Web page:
Exotic Florals

The Silver Studio used flowers newly introduced to Britain from Japan as inspiration for some of their designs. They took inspiration from a faraway culture, but made their designs look familiar enough to seem ‘homely’. New plants from Japan were brought into Britain in the nineteenth century. Garden plants which are common today, such as climbing hydrangeas and chrysanthemums, would have then seemed exotic and novel to British consumers.
  • Design for a rug by Arthur Silver (SD8852)

    This design for a rug features a pattern of chrysanthemums, cherry blossom and bamboo. It was produced by Arthur Silver in 1892. The plants and flowers used in this design were introduced to Britain from Japan around the time the design was produced. Although these plants would have seemed exotic to British consumers, the designer made sure that patterns looked familiar enough to suit British tastes.

  • Wallpaper design with chrysanthemums (SD2834)

    This wallpaper design features chrysanthemum sprays in green and terracotta. It was designed by the Silver Studio in 1892. This is an example of how unfamiliar plants were used in familiar ways by Silver Studio designers. In Japan the chrysanthemum is the symbol of the Imperial family but in this design it is presented in the tradition of English chintzes.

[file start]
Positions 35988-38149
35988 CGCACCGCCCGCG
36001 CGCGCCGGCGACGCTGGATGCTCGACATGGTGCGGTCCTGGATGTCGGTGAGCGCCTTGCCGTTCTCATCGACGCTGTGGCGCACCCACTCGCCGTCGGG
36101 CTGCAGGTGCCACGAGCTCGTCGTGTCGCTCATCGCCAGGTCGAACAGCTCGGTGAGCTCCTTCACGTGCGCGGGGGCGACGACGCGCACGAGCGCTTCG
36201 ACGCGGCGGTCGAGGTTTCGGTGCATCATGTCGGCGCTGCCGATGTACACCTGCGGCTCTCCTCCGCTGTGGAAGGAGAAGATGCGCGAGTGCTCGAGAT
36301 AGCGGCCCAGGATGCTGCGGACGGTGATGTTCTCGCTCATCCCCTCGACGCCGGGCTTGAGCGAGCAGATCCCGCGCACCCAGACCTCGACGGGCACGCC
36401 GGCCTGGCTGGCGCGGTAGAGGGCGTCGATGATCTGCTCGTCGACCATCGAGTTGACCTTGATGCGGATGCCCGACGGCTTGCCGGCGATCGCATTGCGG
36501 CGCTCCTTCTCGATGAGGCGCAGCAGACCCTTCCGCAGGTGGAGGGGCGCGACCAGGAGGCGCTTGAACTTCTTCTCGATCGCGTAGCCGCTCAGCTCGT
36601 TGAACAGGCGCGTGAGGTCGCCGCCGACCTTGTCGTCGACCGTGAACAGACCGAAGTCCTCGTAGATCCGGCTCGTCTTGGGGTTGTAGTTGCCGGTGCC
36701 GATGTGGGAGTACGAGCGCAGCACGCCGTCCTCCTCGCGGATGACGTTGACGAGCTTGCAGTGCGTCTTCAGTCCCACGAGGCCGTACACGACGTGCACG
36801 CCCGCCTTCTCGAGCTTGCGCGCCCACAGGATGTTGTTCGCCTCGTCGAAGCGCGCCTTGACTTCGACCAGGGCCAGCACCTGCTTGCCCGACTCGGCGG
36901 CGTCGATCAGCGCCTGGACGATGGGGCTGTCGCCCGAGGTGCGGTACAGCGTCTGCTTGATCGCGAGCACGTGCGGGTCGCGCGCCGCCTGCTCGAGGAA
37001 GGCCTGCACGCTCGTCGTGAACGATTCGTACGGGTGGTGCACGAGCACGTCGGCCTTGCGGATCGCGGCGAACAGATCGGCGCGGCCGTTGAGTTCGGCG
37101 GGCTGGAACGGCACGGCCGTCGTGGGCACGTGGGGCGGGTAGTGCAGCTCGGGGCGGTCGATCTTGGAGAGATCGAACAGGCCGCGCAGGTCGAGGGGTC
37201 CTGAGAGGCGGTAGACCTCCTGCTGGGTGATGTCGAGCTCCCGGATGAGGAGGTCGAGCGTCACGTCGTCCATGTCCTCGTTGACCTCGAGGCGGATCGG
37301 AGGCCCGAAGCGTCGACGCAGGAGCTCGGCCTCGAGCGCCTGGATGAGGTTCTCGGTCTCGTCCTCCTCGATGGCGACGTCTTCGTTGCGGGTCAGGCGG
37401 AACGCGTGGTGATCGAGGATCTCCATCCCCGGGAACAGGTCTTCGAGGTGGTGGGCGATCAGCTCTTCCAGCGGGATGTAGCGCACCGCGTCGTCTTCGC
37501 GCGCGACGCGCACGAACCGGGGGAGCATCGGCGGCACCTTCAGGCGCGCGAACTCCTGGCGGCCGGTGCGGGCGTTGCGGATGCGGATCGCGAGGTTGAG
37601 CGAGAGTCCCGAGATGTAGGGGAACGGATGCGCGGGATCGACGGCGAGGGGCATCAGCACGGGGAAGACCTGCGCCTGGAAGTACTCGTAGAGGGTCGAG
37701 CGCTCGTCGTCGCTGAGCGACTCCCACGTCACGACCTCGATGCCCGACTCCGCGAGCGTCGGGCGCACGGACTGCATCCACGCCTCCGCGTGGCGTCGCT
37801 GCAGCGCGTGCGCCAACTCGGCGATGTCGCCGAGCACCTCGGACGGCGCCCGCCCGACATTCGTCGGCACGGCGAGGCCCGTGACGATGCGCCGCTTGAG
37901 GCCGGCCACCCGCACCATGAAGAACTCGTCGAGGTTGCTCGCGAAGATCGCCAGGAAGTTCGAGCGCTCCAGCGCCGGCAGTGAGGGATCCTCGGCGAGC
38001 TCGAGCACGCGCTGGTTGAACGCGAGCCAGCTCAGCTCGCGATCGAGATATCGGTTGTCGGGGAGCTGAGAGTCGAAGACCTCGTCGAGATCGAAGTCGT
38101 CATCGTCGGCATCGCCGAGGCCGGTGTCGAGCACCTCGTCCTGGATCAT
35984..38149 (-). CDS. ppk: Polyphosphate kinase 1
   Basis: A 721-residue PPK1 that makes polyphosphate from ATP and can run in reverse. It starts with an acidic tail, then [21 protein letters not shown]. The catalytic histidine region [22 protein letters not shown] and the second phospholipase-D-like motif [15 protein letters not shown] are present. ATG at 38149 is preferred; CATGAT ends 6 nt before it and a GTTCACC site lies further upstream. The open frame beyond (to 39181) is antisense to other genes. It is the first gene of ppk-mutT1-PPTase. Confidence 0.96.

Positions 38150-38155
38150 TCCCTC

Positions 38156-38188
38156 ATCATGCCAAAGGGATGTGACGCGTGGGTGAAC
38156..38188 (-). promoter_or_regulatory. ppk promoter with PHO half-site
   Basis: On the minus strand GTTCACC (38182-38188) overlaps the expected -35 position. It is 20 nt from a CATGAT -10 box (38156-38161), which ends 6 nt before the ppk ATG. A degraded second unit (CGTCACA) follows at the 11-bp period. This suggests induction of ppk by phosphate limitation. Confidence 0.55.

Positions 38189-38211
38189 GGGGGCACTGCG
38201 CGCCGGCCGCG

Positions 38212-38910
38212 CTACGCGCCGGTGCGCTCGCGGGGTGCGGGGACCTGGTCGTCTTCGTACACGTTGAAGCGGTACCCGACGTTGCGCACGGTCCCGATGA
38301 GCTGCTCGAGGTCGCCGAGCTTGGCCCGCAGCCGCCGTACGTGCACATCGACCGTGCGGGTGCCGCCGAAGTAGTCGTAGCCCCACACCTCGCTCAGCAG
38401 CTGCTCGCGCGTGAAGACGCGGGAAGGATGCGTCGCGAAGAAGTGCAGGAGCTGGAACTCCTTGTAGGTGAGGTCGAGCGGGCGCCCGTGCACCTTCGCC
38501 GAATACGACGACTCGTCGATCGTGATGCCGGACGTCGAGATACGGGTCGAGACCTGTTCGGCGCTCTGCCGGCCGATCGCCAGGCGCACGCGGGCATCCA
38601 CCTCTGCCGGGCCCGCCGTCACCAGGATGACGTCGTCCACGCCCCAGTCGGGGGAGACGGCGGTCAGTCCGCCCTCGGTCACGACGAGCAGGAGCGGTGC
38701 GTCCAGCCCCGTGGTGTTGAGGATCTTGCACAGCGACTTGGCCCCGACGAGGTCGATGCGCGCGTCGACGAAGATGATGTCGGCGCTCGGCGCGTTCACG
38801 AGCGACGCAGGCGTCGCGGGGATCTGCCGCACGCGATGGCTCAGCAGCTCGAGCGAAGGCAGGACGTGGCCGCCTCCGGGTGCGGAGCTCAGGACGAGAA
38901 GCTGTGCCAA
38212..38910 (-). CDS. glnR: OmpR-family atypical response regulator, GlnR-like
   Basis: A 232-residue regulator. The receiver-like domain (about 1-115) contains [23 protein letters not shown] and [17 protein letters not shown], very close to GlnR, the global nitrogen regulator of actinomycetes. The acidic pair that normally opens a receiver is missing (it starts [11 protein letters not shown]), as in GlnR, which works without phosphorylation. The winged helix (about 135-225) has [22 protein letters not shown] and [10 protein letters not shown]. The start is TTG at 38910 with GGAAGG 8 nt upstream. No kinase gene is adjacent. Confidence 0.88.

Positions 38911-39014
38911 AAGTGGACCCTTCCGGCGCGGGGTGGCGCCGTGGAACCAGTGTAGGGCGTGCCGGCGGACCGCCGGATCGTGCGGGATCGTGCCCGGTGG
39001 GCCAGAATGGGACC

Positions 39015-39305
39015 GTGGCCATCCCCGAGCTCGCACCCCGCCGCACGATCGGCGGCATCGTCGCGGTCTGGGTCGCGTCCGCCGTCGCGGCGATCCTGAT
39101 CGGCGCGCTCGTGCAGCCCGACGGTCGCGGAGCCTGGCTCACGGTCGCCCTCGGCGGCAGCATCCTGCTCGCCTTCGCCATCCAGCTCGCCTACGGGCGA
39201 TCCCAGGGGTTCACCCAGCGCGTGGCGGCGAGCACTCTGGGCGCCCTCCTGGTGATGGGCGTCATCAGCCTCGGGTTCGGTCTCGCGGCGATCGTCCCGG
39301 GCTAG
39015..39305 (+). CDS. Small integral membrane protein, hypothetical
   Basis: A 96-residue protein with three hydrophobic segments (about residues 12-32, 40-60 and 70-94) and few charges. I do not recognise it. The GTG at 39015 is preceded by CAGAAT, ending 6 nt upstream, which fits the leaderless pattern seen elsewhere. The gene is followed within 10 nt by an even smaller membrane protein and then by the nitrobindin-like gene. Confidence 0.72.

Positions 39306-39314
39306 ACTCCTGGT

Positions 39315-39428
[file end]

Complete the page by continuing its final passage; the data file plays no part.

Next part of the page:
• Textile for Liberty & Co (ST918)

    This textile features a pattern of irises and was designed by Arthur Silver in 1891. Irises were one of the new flowers introduced to Britain from Japan in the late nineteenth century. Designs featuring novel plants were popular in fashion as well as in the home. This textile pattern was sold as a dress print to Liberty & Co for sale in their Regent Street shop.

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